Medically reviewed by Drugs.com. Last updated on Aug 31, 2022.
Trigeminal neuralgia (TN)
is a nerve disorder that causes sudden attacks of severe facial pain. You have a trigeminal nerve on each side of your face. The nerves allow you to feel pain, touch, and temperature changes in different areas of your face.
What can trigger a pain attack:
Most attacks are brought on by touching a trigger area on your face, such as from any of the following:
- Eating or drinking
- Smiling, yawning, or talking
- Shaving or washing your face
- Putting on makeup or combing your hair
- Wind or temperature changes
- Noise or lights
Common signs and symptoms of TN:
TN causes sudden, sharp, or burning pain. It normally occurs on one side of your face but can occur on both sides. You can go days to years without any TN attacks. You may have any of the following:
- Pain attacks that last from 1 second up to 2 minutes and repeat every few minutes to hours
- Pain attacks that get worse over time
- Pain that is so severe you cannot eat, drink, or speak
- Spasms in your facial muscles during your pain attack
Call your local emergency number (911 in the US) if:
- You are feeling so depressed you want to harm yourself.
- You are confused and cannot think clearly.
- You have sudden dizziness, or problems with movement, weakness, or numbness in your face.
Seek care immediately if:
- You have a fever, stiff neck, or develop a rash or peeling skin.
- You are not eating or drinking, and you are losing weight.
- You have eye pain, eye numbness, or sudden vision or hearing changes.
Call your doctor or neurologist if:
- The medicines you are taking are not decreasing your TN pain.
- You feel worried or depressed and find it hard to do your daily activities.
- You have headaches, mouth sores, an upset stomach, or diarrhea.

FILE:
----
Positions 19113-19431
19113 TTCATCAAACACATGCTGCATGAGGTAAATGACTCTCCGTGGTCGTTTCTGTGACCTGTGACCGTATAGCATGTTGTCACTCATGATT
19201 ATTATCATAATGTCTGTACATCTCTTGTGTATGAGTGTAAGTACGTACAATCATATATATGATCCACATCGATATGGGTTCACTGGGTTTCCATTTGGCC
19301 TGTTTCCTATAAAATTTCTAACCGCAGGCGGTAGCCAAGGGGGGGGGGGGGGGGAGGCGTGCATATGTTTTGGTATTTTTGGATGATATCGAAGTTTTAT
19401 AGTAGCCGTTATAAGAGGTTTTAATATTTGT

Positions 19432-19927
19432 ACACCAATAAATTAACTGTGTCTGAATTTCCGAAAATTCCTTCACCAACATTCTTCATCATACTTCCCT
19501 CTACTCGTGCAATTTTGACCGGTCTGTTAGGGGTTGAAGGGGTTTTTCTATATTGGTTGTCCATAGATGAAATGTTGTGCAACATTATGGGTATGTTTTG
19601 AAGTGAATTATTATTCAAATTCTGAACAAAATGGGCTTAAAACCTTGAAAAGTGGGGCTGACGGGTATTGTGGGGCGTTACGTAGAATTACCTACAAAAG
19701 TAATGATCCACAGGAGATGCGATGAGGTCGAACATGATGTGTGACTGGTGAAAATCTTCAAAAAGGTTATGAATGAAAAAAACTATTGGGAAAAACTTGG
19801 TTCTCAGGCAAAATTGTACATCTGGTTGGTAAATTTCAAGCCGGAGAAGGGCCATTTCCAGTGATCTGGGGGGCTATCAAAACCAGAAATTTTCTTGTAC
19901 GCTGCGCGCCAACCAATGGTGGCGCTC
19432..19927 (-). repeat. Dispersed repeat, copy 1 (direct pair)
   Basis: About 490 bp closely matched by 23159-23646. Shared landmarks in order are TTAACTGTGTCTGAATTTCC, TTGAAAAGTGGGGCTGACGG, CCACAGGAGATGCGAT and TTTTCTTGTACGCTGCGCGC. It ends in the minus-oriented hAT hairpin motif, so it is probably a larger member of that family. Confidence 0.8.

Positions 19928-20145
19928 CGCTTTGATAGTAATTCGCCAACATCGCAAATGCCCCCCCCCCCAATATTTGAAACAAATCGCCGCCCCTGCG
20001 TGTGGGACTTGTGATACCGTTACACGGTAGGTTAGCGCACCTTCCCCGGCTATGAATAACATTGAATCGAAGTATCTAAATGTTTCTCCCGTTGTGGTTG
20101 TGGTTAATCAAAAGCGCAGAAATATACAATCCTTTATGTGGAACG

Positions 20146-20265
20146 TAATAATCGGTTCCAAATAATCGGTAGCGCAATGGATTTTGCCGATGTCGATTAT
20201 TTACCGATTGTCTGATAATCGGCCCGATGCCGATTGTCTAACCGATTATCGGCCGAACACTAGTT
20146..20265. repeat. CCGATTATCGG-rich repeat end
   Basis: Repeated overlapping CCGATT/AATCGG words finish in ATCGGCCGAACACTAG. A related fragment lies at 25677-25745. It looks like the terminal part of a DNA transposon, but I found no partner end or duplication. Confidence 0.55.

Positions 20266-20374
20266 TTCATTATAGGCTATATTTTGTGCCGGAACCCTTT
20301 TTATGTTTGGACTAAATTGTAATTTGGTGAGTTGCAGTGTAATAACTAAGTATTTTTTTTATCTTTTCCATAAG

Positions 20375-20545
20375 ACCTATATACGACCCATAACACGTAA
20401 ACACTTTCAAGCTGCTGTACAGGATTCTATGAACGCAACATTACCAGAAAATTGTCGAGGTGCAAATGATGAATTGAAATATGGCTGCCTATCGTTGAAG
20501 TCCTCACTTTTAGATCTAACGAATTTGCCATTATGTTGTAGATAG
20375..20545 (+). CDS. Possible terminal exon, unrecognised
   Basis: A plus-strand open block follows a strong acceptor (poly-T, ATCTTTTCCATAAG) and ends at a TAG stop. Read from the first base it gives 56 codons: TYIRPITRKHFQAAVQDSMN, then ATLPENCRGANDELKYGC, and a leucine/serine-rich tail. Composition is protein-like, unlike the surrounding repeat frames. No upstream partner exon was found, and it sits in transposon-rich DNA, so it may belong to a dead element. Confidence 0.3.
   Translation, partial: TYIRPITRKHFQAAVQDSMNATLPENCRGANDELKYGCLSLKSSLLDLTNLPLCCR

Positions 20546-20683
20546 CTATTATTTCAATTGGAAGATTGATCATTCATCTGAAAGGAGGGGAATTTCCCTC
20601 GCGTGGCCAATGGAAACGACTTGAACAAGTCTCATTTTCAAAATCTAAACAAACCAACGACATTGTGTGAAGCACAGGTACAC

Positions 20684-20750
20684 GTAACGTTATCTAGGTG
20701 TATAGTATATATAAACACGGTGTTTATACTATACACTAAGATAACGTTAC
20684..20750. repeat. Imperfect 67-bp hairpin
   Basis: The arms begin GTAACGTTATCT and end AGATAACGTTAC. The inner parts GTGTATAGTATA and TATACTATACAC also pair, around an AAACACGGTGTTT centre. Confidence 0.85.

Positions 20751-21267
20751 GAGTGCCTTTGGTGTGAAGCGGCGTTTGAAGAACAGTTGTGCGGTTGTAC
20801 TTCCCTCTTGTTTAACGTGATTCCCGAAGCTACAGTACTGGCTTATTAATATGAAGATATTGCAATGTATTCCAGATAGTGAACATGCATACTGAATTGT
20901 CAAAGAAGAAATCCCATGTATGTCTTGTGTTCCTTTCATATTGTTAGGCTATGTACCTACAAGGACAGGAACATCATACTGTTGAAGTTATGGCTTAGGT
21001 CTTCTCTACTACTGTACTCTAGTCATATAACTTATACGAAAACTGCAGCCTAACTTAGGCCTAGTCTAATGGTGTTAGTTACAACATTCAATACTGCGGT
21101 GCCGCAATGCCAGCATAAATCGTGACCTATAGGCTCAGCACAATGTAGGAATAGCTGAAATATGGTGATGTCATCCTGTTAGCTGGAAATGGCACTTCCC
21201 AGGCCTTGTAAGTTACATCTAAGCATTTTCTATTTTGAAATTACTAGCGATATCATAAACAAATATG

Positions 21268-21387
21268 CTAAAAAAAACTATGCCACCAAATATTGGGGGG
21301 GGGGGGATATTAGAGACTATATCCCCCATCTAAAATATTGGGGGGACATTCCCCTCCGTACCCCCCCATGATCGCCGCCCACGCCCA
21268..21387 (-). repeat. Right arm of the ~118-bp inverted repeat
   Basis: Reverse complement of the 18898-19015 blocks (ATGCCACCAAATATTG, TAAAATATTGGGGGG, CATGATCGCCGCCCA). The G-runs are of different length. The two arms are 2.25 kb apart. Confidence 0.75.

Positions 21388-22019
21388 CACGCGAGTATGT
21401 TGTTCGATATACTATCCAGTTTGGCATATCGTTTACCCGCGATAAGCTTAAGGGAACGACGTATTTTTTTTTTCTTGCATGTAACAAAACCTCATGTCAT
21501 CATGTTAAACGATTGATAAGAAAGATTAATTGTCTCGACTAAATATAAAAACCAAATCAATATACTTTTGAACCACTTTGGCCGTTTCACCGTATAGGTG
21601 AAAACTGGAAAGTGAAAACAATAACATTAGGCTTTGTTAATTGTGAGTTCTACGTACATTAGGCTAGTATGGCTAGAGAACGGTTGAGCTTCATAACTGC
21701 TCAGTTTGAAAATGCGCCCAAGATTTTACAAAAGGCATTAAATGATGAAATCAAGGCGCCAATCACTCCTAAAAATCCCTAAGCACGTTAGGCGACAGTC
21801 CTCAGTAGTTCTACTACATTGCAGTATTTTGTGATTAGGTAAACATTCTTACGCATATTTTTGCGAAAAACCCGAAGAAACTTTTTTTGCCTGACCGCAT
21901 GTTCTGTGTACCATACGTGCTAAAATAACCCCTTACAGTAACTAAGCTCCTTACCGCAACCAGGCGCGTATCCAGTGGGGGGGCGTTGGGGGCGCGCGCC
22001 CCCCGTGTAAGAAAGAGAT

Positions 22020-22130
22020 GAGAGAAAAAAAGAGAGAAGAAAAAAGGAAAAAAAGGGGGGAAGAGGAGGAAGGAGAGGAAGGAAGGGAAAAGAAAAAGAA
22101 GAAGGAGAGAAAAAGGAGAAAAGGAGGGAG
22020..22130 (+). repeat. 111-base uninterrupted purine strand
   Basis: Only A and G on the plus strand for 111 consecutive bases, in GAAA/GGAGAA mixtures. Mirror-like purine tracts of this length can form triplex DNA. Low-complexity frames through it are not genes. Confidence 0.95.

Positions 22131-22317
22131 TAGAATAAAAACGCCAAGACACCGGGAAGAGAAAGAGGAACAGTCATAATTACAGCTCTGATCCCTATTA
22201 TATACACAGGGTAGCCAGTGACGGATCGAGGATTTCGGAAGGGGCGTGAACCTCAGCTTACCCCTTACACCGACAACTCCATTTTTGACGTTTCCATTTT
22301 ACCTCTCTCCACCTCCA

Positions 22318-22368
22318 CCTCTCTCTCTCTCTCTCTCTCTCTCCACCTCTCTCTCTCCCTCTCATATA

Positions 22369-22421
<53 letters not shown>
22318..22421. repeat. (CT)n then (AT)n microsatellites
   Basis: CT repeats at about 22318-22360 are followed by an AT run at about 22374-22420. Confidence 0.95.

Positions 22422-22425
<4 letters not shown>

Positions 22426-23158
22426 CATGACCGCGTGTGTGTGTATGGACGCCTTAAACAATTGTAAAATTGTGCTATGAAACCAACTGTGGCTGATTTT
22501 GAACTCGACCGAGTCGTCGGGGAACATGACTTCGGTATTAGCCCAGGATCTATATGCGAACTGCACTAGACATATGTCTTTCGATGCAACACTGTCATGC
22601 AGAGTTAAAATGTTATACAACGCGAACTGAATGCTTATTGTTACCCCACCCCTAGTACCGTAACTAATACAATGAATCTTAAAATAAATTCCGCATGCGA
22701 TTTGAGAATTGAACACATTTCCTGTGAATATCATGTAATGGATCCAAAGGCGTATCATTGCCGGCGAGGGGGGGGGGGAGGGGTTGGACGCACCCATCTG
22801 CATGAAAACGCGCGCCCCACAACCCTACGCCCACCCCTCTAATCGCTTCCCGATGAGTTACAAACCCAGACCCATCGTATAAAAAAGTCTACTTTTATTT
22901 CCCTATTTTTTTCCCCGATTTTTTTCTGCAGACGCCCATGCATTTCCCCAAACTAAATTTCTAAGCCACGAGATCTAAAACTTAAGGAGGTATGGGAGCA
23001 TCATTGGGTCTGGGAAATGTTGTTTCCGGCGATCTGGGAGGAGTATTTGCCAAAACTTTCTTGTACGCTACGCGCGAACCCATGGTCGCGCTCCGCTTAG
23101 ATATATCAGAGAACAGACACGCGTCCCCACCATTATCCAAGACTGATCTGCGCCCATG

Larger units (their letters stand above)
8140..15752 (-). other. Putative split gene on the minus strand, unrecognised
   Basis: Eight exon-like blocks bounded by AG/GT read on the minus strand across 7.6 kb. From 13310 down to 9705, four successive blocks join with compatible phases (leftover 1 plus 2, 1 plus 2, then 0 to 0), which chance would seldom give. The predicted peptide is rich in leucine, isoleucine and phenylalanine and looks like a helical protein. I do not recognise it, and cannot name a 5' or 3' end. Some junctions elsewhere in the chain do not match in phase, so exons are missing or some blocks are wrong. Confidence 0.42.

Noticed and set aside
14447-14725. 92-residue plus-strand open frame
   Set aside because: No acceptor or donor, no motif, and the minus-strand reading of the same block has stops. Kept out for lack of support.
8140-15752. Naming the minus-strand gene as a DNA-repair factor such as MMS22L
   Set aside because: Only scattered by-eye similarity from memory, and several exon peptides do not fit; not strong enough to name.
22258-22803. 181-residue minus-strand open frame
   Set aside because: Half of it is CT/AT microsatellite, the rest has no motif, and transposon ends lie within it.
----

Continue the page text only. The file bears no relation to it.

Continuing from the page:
- Your TN pain feels worse, different, or moves to another area of your face.
The following list of medications are in some way related to or used in the treatment of this condition.
may not be needed. If your TN is caused by another condition, your healthcare provider will also treat that condition. Any of the following may be used to treat TN that continues or becomes severe:
- Medicines may be given to relieve or prevent your symptoms.
- A procedure may be used to destroy an area deep in your skull where nerve branches come together. A needle and tube are put through the base of your skull to reach this area. The nerve impulses that cause your pain attacks may be blocked. The nerve may be destroyed with medicine injections or may be frozen. Part of the nerve may also be removed. Medicine may be injected to make you lose feeling in the painful area.
- Surgery may be needed if other treatment does not help. Surgery may be used to separate the trigeminal nerve from the blood vessel pressing on it. The blood vessel may also be removed.
Even if you have not had symptoms for a long time, keep your medicines nearby. If your symptoms return, contact your healthcare provider before you start to take your medicines again.
Follow up with your doctor or neurologist as directed:
You may need to have blood tests to check your blood levels of certain medicines. Ask how often you need to return to have these blood tests. Write down your questions so you remember to ask them during your visits.
For more information:
- Trigeminal Neuralgia Association
2801 SW Archer Road
Gainesville , FL 32608
Phone: 1- 800 - 923-3608
Web Address: www.tna-support.org
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The above information is an educational aid only. It is not intended as medical advice for individual conditions or treatments. Talk to your doctor, nurse or pharmacist before following any medical regimen to see if it is safe and effective for you.
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